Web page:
On massive volumes and squeezes on leverage
Anthony Peters deals with his angst over the build up of risk.
I have little doubt that market chatter today will be abuzz with the FT report this morning that US deal-making has hit a new monthly record of US$243 billion in May. That’s a lot of money in anybody’s book although even I can tell that it’s not “index adjusted”.
The article cites the deal volume in May 2007 as US$226 billion and in January 2000 as US$213 billion but the S&P currently stands at 2,111.73 points as opposed to being in the mid-1,500s in Spring 2007 in the mid-1,400s in early 2000 so the new record of US$243 billion isn’t really a record at all, other than in nominal value.
I suppose the dedicated punster would have to look at the news and wryly and dismissively comment “Big deal!” But that is not the essence of the story. We are back to cheap leverage, big deal-making and a flood of the kind of collateralised loan obligations which punctuated the periods before the markets blew up first in the bursting dot.com bubble and then again during the global financial crisis.
I am on record as a defender of the CLO, as opposed to the CDO, as a vehicle for funding more highly-leveraged borrowers but when the CLO community begins to believe that it is making M&A activity possible and the M&A community thinks that it is to be thanked for creating high-yielding credit products for the structuring desks, you know it’s not looking healthy.
The central banks have over the past seven years done more than their bit towards driving recovery by way of quantitative easing and loose monetary policy but the time has come for them to also acknowledge that they are contributing to a build-up of risk in the portfolios of yield hungry investors which could quite easily lead to a repeat of the massive corrections of either 2000 or 2008 or, if the stars align, both at the same time.
It’s the liabilities…
I was, incidentally, also talking to my old chum Alex Moffatt of Joseph Palmer & Sons in Melbourne who happened to be preparing a talk he will be giving later in the week. He also commented on the amount of leverage which has been built up again since the dark days of the Lehman failure. Lehman, of course, went under as a result of the implosive withdrawal of leverage – we need to remind ourselves from time to time that the crisis of 2007/2008 was one which was created on the liability side of the balance sheet, not on the asset side – and this could quite easily happen again.
The feature of a squeeze on leverage and hence on investors’ ability to hold stock is the inevitable need to sell which, given both the unwillingness and the inability of what were once called “market makers” to absorb the flood of selling will be gapping markets. We saw an example of that in the Bund market last month and in the Chinese stock markets last week. That the Shenzhen dropped over 7% from an intraday high of 3,067 points to close at 2,757 points on Thursday is one thing. That it dropped to an intraday low of 2,641 points on Friday morning is another thing but that it is today a full 14½% higher than that low and is trading, at the time of writing, at 3,025 points, a new all-time high is altogether something entirely different.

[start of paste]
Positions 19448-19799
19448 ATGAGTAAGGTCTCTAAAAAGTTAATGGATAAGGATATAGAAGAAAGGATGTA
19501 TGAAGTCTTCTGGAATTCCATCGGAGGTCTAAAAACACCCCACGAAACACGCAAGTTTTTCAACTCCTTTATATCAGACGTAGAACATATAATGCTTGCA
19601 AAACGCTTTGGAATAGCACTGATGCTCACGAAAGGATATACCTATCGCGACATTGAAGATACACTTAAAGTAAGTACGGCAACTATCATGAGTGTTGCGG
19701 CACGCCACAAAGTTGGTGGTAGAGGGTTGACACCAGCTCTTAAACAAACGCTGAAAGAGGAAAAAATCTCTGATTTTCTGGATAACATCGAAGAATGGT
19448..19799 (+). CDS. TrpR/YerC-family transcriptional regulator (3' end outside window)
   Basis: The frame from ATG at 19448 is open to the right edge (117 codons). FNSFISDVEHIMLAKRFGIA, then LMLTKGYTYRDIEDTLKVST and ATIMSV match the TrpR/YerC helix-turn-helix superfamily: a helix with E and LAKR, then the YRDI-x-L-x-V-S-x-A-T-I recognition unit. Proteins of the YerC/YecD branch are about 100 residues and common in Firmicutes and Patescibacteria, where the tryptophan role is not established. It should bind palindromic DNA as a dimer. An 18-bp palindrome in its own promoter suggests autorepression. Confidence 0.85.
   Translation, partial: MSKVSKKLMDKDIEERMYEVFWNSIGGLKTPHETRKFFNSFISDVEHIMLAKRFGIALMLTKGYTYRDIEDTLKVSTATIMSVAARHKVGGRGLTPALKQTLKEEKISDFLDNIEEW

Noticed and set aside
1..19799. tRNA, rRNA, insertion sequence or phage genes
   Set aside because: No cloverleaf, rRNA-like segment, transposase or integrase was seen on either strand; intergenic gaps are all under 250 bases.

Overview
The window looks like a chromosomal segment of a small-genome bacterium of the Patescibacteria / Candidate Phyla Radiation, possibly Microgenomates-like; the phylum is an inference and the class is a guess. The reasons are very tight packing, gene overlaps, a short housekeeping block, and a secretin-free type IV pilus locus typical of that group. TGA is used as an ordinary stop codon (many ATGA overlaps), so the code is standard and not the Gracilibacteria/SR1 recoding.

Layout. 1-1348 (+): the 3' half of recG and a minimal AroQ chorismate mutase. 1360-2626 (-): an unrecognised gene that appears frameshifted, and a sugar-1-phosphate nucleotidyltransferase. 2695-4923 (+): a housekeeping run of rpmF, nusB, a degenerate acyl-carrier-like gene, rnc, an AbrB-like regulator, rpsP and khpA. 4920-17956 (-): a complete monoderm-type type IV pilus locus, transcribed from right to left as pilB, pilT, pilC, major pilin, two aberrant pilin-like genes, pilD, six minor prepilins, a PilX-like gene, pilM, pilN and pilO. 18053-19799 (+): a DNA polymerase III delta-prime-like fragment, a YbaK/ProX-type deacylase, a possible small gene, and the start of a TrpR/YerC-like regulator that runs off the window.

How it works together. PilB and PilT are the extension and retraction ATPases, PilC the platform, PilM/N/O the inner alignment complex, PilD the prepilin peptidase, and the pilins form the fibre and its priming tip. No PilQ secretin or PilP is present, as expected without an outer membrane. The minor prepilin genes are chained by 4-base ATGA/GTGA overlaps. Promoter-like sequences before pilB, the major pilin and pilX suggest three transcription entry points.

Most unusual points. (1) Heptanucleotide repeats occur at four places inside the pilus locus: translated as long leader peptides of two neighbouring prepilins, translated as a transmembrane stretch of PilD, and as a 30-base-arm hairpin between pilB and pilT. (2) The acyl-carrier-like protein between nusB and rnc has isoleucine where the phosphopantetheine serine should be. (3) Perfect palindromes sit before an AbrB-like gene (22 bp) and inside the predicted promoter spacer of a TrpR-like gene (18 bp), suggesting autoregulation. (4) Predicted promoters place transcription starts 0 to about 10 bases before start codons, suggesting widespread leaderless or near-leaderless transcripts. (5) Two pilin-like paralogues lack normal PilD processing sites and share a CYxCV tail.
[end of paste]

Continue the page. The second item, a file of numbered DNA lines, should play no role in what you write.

I had thought that the Chinese authorities had decided to get a grip on this blind speculation but I must have been wrong. US equities are considerably more sanguine, thank heavens, but that does not mean that they are not also living on borrowed time.
There is a growing consensus the Federal Reserve will be pulling the trigger in September and if I were a member of the FOMC and were to see the FT pieces - not that I wouldn’t have previously been aware of just how gung-ho the M&A business is again – I would strongly feel the need to put on the brakes. Maybe, and I’m not being frivolous here, that is precisely why Janet Yellen has chosen to avoid the lime-light at the Jackson Hole caucus.
Meanwhile, that little matter of the Hellenic Republic; there was yet another summit on the subject in Berlin yesterday except that this one was also attended by Saint Mario in person.
I am getting the sense that the powers that be are beginning to fear their own courage when it comes to bringing Athens to heel and that they must have been burning the midnight oil in order to find a way of letting them off paying their debts without a default having to be declared. I suppose that, in the aftermath of the GFC, centuries old rulebooks on the process of borrowing and lending have been torn up – I’m thinking of the invention of “bailing in” – so going one step further and finding another way of excusing a creditor from not meeting his obligations because it doesn’t suit the imaginary backdrop of sunshine, blue skies and green pastures with grazing sheep and a pretty shepherdess should surprise none of us. As the late, great Robin Williams had it “Reality; what a concept!”
Green shoots of inflation
Today is Eurozone PPI day and a small plus is expected for the April month over month release. Economic stats are altogether beginning to look more encouraging. Whether this is due to or despite the ECB’s QE programme is a moot point but the news, should it emerge as anticipated, should please.
Did I ever think I’d live to see the day when rising inflation was going to be celebrated as though it was a lottery win?